Now, the “dolls” referred to in this novel are, of course, the various different pills Anne, Neely and Jennifer become addicted to throughout the course of the story. You have pills to help you sleep (ones that are quick-working and ones that take longer to kick in), you have pills to wake you up in the morning so you don’t feel groggy, and you even have pills to curb your appetite, because heaven forbid you gain any weight. At first just one or two does the job, but before you know it you’re building up a tolerance and you have to take 5 or 6 Seconals just to get a decent night’s sleep. The term “dolls,” however, almost becomes unanimous with Anne, Neely and Jennifer themselves as the plot of this book progresses. Part of this is because the women become so dependent on the pills that they become an integral part of who they are and how they live their lives. Another interpretation, however, is that the three women become known as “dolls” because that’s virtually what they are: dolls bought for their appearances, played with for a couple of hours and then tossed in a corner with all the other toys.
In fact, most women in the entertainment industry are treated as dolls – their bodies are obsessively scrutinized by the media for every flaw and defect, and once women reach a certain age and begin to lose their looks they are shunned as has-beens. This is how the media worked back when Susann wrote Valley of the Dolls, and that’s how the media continues to function to this day (if you don’t believe me, go look in any gossip magazine or on any social media website). So, as well as referring to the women’s drug addictions, I think the title Valley of the Dolls is referring to the valley as an actual destination, a sort of abstract burial ground where women in show business go when they lose public favor. If you look at the novel this way, I suppose it could almost be considered a feminist novel (*gasps* feminist chick lit? Say it isn’t so!).
The Real Life “Dolls”
If Valley of the Dolls reads like the best gossip magazine ever, it’s because that’s basically what it is. Jacqueline Susann wasn’t a remarkable actress, nor was she a remarkable writer, but what she did best was take the various bits and bobs of gossip she had garnered over the year and combine them into one massive gabfest that is utterly delicious.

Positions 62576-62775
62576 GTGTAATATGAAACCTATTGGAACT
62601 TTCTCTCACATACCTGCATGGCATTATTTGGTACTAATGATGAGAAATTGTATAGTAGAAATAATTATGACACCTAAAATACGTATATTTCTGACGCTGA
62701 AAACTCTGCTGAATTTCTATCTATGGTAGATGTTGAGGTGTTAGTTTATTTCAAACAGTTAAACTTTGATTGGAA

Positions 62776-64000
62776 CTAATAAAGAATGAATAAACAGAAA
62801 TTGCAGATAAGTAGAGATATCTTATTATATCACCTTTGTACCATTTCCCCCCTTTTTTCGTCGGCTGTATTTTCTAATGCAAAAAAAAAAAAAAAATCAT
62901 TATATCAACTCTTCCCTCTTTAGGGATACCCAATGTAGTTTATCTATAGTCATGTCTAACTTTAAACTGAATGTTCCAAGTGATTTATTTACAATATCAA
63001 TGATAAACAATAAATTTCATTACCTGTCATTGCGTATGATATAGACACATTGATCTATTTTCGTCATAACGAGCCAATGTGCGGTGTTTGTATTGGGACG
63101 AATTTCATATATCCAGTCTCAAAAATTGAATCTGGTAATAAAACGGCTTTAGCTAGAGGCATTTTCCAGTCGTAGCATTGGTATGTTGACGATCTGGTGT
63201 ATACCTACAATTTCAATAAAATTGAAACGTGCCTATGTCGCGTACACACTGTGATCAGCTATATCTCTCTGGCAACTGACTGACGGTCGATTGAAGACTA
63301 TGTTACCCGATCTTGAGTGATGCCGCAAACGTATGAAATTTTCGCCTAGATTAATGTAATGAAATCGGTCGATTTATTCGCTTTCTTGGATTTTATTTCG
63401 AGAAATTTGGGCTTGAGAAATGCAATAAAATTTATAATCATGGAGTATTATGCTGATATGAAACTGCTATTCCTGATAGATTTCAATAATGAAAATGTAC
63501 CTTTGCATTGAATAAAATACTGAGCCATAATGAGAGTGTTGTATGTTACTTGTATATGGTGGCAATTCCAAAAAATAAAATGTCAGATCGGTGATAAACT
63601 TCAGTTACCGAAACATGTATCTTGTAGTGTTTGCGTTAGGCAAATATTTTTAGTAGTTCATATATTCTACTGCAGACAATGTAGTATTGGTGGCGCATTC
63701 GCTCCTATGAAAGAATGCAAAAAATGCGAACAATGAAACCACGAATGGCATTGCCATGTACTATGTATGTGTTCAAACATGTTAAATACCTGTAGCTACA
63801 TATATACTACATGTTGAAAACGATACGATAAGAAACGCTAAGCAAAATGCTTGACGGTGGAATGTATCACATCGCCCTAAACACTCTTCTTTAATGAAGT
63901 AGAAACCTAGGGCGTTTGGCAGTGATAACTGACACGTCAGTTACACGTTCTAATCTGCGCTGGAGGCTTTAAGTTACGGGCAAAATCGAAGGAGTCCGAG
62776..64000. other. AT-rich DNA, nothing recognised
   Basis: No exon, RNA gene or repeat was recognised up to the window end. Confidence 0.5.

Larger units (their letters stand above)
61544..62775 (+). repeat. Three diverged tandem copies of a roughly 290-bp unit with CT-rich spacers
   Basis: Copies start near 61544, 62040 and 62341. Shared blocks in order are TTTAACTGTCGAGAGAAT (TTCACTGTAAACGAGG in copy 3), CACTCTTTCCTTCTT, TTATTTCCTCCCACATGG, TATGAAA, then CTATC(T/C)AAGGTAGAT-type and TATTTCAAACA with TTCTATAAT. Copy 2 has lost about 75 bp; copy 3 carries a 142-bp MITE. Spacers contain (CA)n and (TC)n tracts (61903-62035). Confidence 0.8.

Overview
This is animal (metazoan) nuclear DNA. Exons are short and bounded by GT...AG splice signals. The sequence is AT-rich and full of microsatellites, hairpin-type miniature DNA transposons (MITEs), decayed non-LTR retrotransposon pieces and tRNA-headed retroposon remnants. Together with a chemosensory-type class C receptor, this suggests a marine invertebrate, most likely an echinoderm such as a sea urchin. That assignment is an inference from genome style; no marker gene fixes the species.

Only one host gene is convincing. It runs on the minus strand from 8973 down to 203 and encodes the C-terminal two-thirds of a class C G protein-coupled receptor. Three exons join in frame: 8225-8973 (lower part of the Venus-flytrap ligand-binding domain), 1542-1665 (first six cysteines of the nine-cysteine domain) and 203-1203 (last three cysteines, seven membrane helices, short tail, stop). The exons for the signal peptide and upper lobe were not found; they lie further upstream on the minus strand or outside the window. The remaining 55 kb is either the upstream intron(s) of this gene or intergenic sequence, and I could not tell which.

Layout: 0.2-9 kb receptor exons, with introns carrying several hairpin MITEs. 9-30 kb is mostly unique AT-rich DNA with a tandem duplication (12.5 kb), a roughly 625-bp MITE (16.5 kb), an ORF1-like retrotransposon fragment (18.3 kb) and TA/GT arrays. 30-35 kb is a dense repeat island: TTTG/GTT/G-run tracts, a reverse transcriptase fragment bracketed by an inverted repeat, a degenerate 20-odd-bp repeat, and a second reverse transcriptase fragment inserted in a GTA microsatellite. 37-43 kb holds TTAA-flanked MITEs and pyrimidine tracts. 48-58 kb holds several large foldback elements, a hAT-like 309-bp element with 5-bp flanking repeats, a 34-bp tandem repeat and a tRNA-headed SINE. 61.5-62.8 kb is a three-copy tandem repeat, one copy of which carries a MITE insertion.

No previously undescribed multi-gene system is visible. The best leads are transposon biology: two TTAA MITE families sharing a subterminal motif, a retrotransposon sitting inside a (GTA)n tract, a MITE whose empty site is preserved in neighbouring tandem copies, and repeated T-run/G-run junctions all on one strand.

-Anne Welles, who many think is inspired by Grace Kelly, is actually a combination of Bea Cole and Lee Reynolds.
-Early Neely, the “vaudeville waif” from the beginning of the novel, is based on Susann’s friend Elfie who she met at a ladies’ hotel in New York in the 1930s when she was trying to make it as an actress. The later Neely, the person Neely becomes once she reaches stardom, however, is very closely based on the life of actress Judy Garland.
-The third doll, Jennifer, is not, as many people believe, inspired by Marilyn Monroe. Rather, Jennifer is an amalgamation of characteristics from Susann herself and the actresses Carole Landis and Joyce Mathews.
-The character of Tony Polar, the attractive but mentally-challenged singer Jennifer falls for, is Susann’s dig at Dean Martin, who Susann says could barely look up from his comic book when she tried to interview him.
-The character of the obnoxiously aging starlet Helen Lawson comes from Susann’s once close friend Ethel Merman, and Susann’s own husband Irving Mansfield gave life to Neely’s first husband Mel, the boring but dependable Jew.
If you want to learn more about Susann’s life and the real scandals that inspired the Valley of the Dolls, I highly recommend this article from Vanity Fair titled “Once Was Never Enough” by Amy Fine Collins. It’s a really fascinating read.
Overall, I did really enjoy Valley of the Dolls. Is it the best piece of literature I’ve ever read? Absolutely not, but was it enjoyable? Extremely! If you’re looking for an easy, fun read that also makes some important points about women’s role in the media, give Valley of the Dolls a try.
Have you read Valley of the Dolls or seen the film adaptation? Let me know down in the comments. 🙂